17. I've pretty much standardized on the Terrocs too. I need a new pair already though. The lugs have worn off after 400 miles and they don't provide the traction on wet rock that they used to. Still at about $84 a pair, I'm going to stock up next round and get a few pairs.

  18. I had a failure in my 330's that put me off using them on the challenge. I've since found the Salomon Fastpackers and have been pretty happy with them – not as light as the 330's but (so far) more robust and more comfortable with a little bit of ankle protection.

  19. I don't know if it's the shape of my heel, but my new 330's lasted a couple of hikes and the inner fabric around the heel area wore through – the foam backing rubbed out and exposed the plastic moulding. I took them back and the store sent them back to the distributor who replaced them. Surprise, surprise, it happened again. I love the look and toe construction of these shoes, but can't rely on the heel not breaking down and causing blisters. The same has happened in my Keens I use for urban wear.

    For hiking I now have a pair of New Balance 410s – time will tell re heel wear. Anyone had similar problems??

  20. Rob,

    That is exactly the failure I experienced with my Terrocs.

    I've got a theory about this failure: I think its caused by friction from incompatible socks. When my original pair of 330's failed it was while wearing my normal-wear socks (soft cotton blend with a bit of elastane for stretch) When hiking, I usually wear x-socks lite hikers, and I've been wearing those with the 330's since with no problems (many kms).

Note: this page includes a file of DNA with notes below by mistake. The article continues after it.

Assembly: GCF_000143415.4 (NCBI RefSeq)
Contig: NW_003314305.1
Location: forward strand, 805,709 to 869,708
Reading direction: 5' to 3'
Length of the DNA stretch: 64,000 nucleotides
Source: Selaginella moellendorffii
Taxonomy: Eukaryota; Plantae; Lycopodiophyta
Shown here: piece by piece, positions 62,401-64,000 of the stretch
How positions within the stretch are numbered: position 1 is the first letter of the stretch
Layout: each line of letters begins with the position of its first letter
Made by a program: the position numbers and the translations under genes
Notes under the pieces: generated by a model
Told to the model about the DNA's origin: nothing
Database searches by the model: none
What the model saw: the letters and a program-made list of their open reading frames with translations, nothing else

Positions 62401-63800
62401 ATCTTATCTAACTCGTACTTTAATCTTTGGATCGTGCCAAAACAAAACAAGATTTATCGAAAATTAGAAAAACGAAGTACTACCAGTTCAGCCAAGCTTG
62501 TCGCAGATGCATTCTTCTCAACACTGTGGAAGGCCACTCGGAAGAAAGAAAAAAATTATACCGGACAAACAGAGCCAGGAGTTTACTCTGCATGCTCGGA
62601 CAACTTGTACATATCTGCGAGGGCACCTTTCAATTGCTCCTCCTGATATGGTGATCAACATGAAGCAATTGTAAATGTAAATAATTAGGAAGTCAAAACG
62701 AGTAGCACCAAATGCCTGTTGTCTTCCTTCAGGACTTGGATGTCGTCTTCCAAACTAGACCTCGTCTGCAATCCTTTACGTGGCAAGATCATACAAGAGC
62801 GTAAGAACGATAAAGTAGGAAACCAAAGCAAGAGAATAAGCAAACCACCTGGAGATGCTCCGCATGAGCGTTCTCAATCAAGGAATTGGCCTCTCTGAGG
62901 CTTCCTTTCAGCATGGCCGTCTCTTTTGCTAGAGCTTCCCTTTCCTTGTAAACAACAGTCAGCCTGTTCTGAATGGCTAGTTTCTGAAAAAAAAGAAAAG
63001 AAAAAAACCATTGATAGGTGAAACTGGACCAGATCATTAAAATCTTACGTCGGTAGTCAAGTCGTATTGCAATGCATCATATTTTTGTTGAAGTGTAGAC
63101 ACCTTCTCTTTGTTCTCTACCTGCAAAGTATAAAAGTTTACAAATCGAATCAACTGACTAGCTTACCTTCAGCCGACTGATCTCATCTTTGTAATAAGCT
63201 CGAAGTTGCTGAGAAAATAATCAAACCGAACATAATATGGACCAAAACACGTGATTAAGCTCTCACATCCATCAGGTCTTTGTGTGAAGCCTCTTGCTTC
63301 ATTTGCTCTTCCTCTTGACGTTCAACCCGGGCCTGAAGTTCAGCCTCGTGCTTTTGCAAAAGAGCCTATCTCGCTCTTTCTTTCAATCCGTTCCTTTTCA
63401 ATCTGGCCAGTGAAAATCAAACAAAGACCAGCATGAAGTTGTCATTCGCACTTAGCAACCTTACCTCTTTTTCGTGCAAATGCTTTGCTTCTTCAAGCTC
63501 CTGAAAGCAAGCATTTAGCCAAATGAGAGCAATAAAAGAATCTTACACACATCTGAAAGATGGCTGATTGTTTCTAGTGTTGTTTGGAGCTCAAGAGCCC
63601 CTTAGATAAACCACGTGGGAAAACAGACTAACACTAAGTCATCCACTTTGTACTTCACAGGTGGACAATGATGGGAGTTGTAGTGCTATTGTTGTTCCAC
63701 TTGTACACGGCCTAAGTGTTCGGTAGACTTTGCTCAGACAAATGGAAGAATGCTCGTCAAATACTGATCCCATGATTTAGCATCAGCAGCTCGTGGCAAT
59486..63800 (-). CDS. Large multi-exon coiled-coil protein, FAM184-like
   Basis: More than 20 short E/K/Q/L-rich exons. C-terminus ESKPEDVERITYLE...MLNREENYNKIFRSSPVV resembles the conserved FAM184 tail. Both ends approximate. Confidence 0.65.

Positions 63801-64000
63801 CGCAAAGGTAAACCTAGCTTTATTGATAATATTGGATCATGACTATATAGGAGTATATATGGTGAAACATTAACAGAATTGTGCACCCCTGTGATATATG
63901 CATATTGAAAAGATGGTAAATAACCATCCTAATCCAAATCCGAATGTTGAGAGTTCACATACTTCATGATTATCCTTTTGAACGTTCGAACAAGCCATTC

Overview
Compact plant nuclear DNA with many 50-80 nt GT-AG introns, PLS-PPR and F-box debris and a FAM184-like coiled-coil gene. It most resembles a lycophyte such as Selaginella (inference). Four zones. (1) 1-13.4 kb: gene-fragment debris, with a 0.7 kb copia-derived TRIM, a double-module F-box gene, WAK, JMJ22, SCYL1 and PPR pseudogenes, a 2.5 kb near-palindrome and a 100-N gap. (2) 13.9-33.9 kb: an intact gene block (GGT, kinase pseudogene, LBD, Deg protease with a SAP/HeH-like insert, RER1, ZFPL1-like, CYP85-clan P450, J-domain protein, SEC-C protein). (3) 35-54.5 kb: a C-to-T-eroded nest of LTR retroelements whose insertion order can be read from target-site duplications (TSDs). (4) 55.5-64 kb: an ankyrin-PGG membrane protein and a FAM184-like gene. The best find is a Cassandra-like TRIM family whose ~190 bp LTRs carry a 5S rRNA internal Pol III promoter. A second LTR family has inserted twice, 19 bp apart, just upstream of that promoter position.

What socks did you wear?, I wonder if there is a correlation between socks and failures…

    Michael

  21. I haven't had the same problem, but I'm wearing a size much larger than I would have expected. I wear a smartwool liner sock and thats it. They wear out on my incredibly fast – I maybe get 50 mile out of a pair. I suspect it's because I get a fair amount of gravel and sand in the shoe/

  22. Michael – I think you are on to something here. Another mate of mine has a theory that wearing socks with nylon causes undue friction that rubs through linning in heel of shoe – he sez wear Wool, no problems then. May be worth another shot, but I love my New Balance 410s now.

    PS I have the Hiking X Socks so will try

  23. I was in need of some new trail runners. My Merrill moabs had outlived their usefulness so I started my search for a replacement at the local mall. Nothing seemed better than what I had been wearing. I said to my gf that I wish I could get some technical help as the service in the average shoe store is either pitiful, wrong or nonexistent.

    Then I remembered section hiker. Surely sh would have a gear review that matched my needs. And sure enough, after 5 minutes on the site (in the local foot locker no less) I had my answer.